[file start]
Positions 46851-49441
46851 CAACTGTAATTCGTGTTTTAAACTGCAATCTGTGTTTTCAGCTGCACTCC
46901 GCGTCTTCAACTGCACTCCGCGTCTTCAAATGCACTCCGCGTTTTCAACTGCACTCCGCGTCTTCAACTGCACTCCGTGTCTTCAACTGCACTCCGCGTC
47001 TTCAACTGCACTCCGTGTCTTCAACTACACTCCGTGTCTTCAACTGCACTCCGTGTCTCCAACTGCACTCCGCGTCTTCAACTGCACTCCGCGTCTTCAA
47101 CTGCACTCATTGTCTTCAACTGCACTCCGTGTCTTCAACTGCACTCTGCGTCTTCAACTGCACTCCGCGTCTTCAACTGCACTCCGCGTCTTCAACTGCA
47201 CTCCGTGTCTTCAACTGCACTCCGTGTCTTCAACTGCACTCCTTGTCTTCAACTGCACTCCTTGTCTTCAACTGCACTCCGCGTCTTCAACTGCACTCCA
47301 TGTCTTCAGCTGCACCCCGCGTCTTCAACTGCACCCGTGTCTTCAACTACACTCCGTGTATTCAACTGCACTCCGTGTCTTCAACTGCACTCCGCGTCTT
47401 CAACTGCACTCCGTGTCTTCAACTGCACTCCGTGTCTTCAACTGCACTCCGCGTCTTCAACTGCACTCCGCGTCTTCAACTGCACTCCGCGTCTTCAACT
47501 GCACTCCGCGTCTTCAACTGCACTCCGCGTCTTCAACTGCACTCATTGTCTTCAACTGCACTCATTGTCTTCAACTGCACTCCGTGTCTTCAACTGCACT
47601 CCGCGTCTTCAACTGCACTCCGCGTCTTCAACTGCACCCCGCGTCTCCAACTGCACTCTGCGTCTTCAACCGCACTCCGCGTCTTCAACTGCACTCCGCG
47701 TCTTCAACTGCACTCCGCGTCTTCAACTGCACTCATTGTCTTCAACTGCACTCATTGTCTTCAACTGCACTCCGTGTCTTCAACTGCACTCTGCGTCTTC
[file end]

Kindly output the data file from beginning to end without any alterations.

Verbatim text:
Positions 46851-49441
46851 CAACTGTAATTCGTGTTTTAAACTGCAATCTGTGTTTTCAGCTGCACTCC
46901 GCGTCTTCAACTGCACTCCGCGTCTTCAAATGCACTCCGCGTTTTCAACTGCACTCCGCGTCTTCAACTGCACTCCGTGTCTTCAACTGCACTCCGCGTC
47001 TTCAACTGCACTCCGTGTCTTCAACTACACTCCGTGTCTTCAACTGCACTCCGTGTCTCCAACTGCACTCCGCGTCTTCAACTGCACTCCGCGTCTTCAA
47101 CTGCACTCATTGTCTTCAACTGCACTCCGTGTCTTCAACTGCACTCTGCGTCTTCAACTGCACTCCGCGTCTTCAACTGCACTCCGCGTCTTCAACTGCA
47201 CTCCGTGTCTTCAACTGCACTCCGTGTCTTCAACTGCACTCCTTGTCTTCAACTGCACTCCTTGTCTTCAACTGCACTCCGCGTCTTCAACTGCACTCCA
47301 TGTCTTCAGCTGCACCCCGCGTCTTCAACTGCACCCGTGTCTTCAACTACACTCCGTGTATTCAACTGCACTCCGTGTCTTCAACTGCACTCCGCGTCTT
47401 CAACTGCACTCCGTGTCTTCAACTGCACTCCGTGTCTTCAACTGCACTCCGCGTCTTCAACTGCACTCCGCGTCTTCAACTGCACTCCGCGTCTTCAACT
47501 GCACTCCGCGTCTTCAACTGCACTCCGCGTCTTCAACTGCACTCATTGTCTTCAACTGCACTCATTGTCTTCAACTGCACTCCGTGTCTTCAACTGCACT
47601 CCGCGTCTTCAACTGCACTCCGCGTCTTCAACTGCACCCCGCGTCTCCAACTGCACTCTGCGTCTTCAACCGCACTCCGCGTCTTCAACTGCACTCCGCG
47701 TCTTCAACTGCACTCCGCGTCTTCAACTGCACTCATTGTCTTCAACTGCACTCATTGTCTTCAACTGCACTCCGTGTCTTCAACTGCACTCTGCGTCTTC